Not to sound trite or elderly, but how 'bout this weather?
I shave my legs for spring, but the hair rushes back to the follicles before I make it outside, a form of self-preserving padding in anticipation of the impending blizzard. My dark winter wools are forced to co-mingle with my white cottons. And my skin, following Colorado's schizophrenic lead, is simultaneously dry, chapped, oily and broken out, but only in one quarter-sized patch.
Then there is the man. Oh, the man.
As if putting together a quasi-matching outfit is not challenging enough for the retrosexual male, my boyfriend has become straight-up neurotic.
The first thing he does in the morning is text Google to check the weather. Then he argues with it. After his fight with his cell-phone screen, he must walk around the block with his finger in the air, checking the wind. On mid-April blizzard days, he checks with his middle finger before settling on his one of two outfit possibilities: jeans or shorts. Then he has to ask my permission: "Can I wear this?" This is man-speak for, "Help. Me. I am scared."
This week, Colorado has graced us with summer. So far. And this unexpected sun has transformed my boyfriend into the Phantom of the Opera. The right side of his face is white. The left side -- the driver's-side-window side -- is lobster red, topped off with a one-armed farmer's glow and a literal red neck.
So now he is pained between wearing a T-shirt and compounding his fry lines or wearing a sleeveless shirt and looking, in his earnestly distressed words, "like a total d-bag for a few days."
My advice: Wear sunscreen, dude. There isn't a cream, powder or plasma that I smear on my skin that doesn't contain SPF. But still, I'm more of a Corpse Bride than a Malibu Barbie, and my transparent skin has been known to frighten small children.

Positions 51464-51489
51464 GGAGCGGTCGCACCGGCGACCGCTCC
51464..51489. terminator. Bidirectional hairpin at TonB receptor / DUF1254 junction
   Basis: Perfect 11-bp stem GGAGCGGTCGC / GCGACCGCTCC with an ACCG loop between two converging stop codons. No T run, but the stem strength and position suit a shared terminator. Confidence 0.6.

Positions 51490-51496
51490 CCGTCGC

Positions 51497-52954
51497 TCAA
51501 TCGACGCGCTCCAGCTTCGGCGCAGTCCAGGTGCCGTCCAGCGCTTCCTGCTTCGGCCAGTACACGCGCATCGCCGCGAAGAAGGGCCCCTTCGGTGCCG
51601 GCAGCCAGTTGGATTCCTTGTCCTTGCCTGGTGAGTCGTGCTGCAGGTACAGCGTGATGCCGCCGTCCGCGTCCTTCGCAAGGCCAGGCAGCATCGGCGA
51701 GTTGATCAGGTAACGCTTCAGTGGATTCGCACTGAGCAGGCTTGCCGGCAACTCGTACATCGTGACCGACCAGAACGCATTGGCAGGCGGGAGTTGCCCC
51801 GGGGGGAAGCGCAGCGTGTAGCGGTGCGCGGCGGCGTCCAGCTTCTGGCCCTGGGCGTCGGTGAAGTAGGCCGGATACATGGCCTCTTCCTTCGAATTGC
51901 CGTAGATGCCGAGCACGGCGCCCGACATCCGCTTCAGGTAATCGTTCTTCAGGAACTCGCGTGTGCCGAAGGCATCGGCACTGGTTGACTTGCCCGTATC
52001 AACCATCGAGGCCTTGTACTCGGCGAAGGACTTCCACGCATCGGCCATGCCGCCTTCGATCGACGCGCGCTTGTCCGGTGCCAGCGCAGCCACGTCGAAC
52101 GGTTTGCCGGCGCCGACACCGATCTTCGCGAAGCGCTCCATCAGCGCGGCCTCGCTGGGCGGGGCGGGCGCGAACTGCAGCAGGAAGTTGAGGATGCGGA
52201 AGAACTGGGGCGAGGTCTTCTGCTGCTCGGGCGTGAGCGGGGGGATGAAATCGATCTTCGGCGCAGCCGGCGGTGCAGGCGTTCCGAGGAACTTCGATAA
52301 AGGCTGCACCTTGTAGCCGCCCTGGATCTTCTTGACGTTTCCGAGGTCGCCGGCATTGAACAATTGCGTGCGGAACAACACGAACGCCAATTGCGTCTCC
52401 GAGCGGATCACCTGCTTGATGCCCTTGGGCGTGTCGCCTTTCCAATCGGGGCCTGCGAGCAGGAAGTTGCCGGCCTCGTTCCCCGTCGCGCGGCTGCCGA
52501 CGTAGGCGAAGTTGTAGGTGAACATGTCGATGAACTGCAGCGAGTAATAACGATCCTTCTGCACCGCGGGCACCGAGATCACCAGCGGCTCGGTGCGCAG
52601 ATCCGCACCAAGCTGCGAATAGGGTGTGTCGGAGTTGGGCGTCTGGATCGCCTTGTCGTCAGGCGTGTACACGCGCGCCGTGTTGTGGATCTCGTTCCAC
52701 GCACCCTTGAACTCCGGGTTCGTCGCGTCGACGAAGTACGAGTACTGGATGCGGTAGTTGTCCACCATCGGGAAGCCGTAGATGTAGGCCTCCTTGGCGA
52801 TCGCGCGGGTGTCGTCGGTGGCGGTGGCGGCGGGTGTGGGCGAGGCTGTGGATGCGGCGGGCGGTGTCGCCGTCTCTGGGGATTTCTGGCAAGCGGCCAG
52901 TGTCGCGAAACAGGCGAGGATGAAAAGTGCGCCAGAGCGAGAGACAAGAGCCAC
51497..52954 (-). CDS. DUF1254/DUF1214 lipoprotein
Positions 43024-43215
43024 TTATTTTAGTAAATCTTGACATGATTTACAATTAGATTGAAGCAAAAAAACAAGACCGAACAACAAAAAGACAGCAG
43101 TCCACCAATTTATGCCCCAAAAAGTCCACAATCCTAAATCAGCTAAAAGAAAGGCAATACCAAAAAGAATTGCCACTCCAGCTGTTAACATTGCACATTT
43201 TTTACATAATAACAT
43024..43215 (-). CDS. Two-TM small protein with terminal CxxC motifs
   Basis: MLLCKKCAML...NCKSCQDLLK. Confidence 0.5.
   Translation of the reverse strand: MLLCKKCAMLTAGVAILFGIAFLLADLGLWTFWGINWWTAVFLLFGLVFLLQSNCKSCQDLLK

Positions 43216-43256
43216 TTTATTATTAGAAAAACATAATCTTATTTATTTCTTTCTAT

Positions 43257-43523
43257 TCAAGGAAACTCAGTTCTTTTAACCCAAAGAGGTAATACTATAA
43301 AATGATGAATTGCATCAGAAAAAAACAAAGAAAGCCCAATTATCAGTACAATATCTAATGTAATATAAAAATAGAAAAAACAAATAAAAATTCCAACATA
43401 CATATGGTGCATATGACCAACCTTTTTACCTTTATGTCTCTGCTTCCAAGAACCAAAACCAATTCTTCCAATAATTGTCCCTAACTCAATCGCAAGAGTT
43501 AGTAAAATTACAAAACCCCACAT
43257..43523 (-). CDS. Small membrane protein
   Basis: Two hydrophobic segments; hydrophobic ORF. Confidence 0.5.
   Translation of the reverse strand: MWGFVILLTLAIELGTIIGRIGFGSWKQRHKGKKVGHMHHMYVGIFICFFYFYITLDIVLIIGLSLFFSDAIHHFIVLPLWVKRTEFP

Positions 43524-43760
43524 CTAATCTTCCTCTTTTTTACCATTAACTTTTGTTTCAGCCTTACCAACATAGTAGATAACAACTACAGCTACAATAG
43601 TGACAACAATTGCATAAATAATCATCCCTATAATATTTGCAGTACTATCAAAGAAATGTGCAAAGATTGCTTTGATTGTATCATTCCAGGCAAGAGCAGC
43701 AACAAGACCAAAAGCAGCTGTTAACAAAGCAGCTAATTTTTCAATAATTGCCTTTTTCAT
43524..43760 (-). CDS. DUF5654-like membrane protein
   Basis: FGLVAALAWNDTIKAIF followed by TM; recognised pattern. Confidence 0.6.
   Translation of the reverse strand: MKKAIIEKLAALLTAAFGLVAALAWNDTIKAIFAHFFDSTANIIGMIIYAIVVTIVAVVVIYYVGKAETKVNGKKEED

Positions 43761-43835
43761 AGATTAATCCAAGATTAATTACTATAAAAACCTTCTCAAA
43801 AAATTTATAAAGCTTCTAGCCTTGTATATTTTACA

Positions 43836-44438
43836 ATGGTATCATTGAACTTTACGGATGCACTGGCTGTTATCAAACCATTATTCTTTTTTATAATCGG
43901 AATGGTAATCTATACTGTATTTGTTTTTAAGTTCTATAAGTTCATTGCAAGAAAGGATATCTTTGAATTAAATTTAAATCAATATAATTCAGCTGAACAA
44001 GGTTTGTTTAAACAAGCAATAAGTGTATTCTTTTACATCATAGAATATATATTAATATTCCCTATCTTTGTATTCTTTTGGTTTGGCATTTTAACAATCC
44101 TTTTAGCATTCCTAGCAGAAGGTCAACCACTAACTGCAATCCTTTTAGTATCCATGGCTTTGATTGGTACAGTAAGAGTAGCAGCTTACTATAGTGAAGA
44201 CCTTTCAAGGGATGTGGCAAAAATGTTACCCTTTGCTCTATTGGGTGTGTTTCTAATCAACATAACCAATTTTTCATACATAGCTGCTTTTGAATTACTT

This weather is more than one fashionista alone can handle. That's why I have called in the pros: a spa/salon and a meteorologist-ish.
The spa: Twig Salon and Spa, 1831 Pearl St., Boulder, www.twigsalonandspa.com.
Twig Salon, which opened March 3, is an Earth-conscious biz dedicated to the "art of natural beauty." Can natural beauty stand up against Mother Nature?
The source: Haley Brekken, stylist and co-owner.
A re-mineralizing seaweed wrap. This restores the moisture in your skin. Plus, maybe if we think about the ocean more, we can keep the snow away.
Moroccan oil. Put it on your hair as a treatment, before you blow-dry it or on the ends to calm the frizzies. Moroccan oil penetrates your hair, moisturizing from the inside-out. Because it absorbs, it does not coat your hair and leave it greasy or weigh it down.
A sinus relief facial. Who knew you could get a facial to ease your dry sinuses?
Acupuncture. Your external beauty relates to your internal health. And soon, Twig Salon will be offering acupuncture for facial rejuvenation -- basically, an acupuncture facelift that reduces fine lines.
"If you're healthy internally, your skin and hair are going to be healthy," Brekken says.
The weatherman: Jimmy Himes, of Boulder, the Camera weather reporter and also a male fashion god.
The forecast: Himes expects weather to stay warm for the next few weeks. But there is a chance we'll see another big snow event sometime this season. Of course. (Groan.) So start rotating out your winter clothing, but keep a warm coat, trench and boots nearby.
Layer. If you have lived in Colorado for more than eight seconds, you should be well versed in this.
Keep an umbrella in your trunk. Marc Jacobs umbrellas are Himes' favorites, and they're cheaper than you might expect.
A skinny, long scarf. When it's warm, this scarf makes a nice fashion statement, but as the day grows colder, it can bundle you up.
The Canadian skincare line B. Kamins (www.bkamins.com). A chemist developed this line, bringing together the physician's office and the cosmetics counter. B. Kamins offers specialized products (such as extra dry and menopause) for both men and women.
DiorSkin Forever Extreme Wear Flawless Make-up. That's a long name for liquid-to-powder heaven. Himes swears by this foundation, available at Sephora for $44.
"I use it in the morning for camera work, and it holds up under the lights, which is amazing," he says. "That tells me it will hold up in the sunlight."
Plus, it's SPF 25. Which means no Two-Face complex.
Although if I can't get my boyfriend to remember SPF lotion, there's zero chance of him touching make-up. Maybe I'll just get his windows tinted.
Photo by I Got Bored With My Screen Name.